The SSS (Zuckerman & Link, 1968) was developed to assess Zuckerman's model of personality traits related to impulsive unsocialized sensation seeking, of which the most relevant is the disinhibition subscale. Unfortunately, this subscale includes items that explicitly ask about alcohol use. Thus, it is not surprising that items that ask about substance use predict substance use--such criterion-contamination makes use of the SSS to predict substance use problematic (Darkes, Greenbaum, & Goldman, 1998).

The EPI and EPQ have several strengths that make them worthwhile measures for the assessment of personality traits as related to substance use. The Eysenck measures are important because they (a) are based on a well-developed theory of personality traits (H. J. Eysenck & M. W. Eysenck, 1985), (b) have been available for decades and are widely used, (c) converge with other measures that are widely used (e.g., Zuckerman & Cloninger, 1996; Zuckerman et al., 1993), (d) do not suffer from defects that afflict other measures, such as criterion-contamination (i.e., no items ask about substance use), and (e) have been translated into several languages (e.g., Ferrando, 1994). Thus, it makes sense to examine the relation between the Eysenck measures and substance use.

Experimental Research on Impulsivity and Substance Use

Interesting patterns of relations have been documented between impulsivity in Eysenck's personality measures, substance use, and related variables such as attitudes toward substance use. The importance of impulsivity for substance use has been shown in experimental, cross-sectional, and longitudinal research using the Eysenck measures. Some of this research is described below (see Table 3).

Experimental research using the Eysenck measures has shown the importance of impulsivity for substance use. For example, one study showed that impulsivity is inversely related to serotonin levels in older adolescents with alcohol use disorders (Soloff, Lynch, & Moss, 2000). Moreover, EPQ psychoticism is correlated with physiological measures (e.g., heart rate), drinking behavior in the lab, and self-reported drinking (Conrod, Petersen, & Pihl, 1997). These finding suggest that impulsivity may be a temperamental vulnerability factor for alcoholism.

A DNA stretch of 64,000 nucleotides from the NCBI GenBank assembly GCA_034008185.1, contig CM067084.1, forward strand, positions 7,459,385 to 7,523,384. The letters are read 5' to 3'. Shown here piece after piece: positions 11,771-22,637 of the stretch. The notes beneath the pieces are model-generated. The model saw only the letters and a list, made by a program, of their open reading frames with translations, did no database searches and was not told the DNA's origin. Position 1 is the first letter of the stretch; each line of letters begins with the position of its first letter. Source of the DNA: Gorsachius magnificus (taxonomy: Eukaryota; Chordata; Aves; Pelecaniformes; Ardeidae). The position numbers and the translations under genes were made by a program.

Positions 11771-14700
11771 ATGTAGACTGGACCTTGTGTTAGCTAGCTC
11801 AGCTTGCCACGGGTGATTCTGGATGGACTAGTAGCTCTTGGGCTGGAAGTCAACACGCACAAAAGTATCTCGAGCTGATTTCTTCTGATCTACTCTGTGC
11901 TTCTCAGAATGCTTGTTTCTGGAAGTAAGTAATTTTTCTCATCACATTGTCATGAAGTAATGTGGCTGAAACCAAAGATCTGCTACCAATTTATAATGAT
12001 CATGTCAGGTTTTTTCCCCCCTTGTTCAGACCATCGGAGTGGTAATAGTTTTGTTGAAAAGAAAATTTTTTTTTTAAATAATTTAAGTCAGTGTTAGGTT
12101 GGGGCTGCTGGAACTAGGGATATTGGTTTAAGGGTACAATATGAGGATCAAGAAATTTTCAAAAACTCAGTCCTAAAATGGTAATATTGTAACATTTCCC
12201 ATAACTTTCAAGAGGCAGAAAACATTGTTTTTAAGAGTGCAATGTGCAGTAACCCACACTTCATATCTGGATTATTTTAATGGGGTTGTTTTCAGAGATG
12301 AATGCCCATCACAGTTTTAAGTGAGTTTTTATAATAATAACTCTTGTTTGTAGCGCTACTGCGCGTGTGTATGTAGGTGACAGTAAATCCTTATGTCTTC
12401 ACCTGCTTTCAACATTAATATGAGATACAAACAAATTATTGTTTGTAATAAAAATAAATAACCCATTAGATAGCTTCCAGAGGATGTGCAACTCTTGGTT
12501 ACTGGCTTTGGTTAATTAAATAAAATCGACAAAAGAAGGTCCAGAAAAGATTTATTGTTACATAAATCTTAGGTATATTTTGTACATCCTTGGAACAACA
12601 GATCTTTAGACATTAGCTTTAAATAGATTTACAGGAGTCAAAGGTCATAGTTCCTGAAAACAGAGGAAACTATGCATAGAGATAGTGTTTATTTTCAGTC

Caffeine has an effect on cognitive performance that is mediated by EPI impulsivity but not sociability (Revelle, Humphreys, Simon, & Gilliland, 1980). This relation can be assessed by items in the EPI extraversion scale but not in the EPQ extraversion scale, because the impulsivity items in the former are absent in the latter. Impulsivity thus appears to be the operative element in Eysenck's arousal theory of extraversion according to which extraverts are chronically under-aroused and in need of external stimulation in order to achieve optimal performance. The patterns of experimental findings for alcohol and caffeine are consonant with the interpretation that impulsivity rather than sociability is a causal influence on substance use.

Cross-Sectional Research on Impulsivity and Substance Use

Cross-sectional research using the Eysenck measures has shown the importance of impulsivity for substance use. One study (Francis, 1997) found in a large sample of 13-15-year-old pupils in the United Kingdom that each scale of the Junior Eysenck Personality Questionnaire (JEPQ) was correlated with attitudes toward substance use. The most tolerant attitudes toward substance use were held by pupils who were (in descending order of association magnitude) toughminded (high on psychoticism), socially nonconforming (low on the lie scale), extraverted (high on extraversion), and emotionally stable (low on neuroticism). The fact that psychoticism was the most strongly related to attitudes toward substance use is interesting, because, in the JEPQ, impulsivity falls under psychoticism. In other words, it is clear that impulsivity plays an important role in attitudes toward substance use among adolescents. The Francis (1997) study is even more impressive in light of the fact that the psychoticism effect was necessarily attenuated due to a fairly unreliable psychoticism scale, which has an average alpha reliability across all studies of .68 (Caruso & Edwards, 2001).

In cross-sectional analyses on a large-scale community sample of adolescents, impulsivity alone had little direct effect on heavy drinking or drinking-related problems. The combination of high impulsivity and high surgency (the latter being composed primarily of items reflecting social dominance and positive emotionality) made aversive motives for drinking (i.e., drinking to cope with negative emotions) more influential (Cooper, Agocha, & Sheldon, 2000). Thus, impulsivity has an indirect interaction effect on heavy drinking and drinking-related problems.

Cross-sectional analyses on a sample of 149 Spanish non-alcoholic women documented positive correlations between alcohol consumption and impulsivity-related traits as measured by the revised EPQ (Grau & Ortet, 1999). Among the personality traits studied, impulsivity and sensation seeking were the strongest correlates of alcohol consumption, whereas neuroticism was not correlated with alcohol consumption.

In analyses on the Australian Twin Registry, risk for a DSM-III-R diagnosis of alcohol dependence was associated with being in at least the 75th percentile on EPQ psychoticism in men but not in women (Heath et al., 1997). Risk for alcohol dependence was also associated with EPQ neuroticism and the EPQ lie scale, a measure of socially desirable responding, in both men and women (Heath et al., 1997).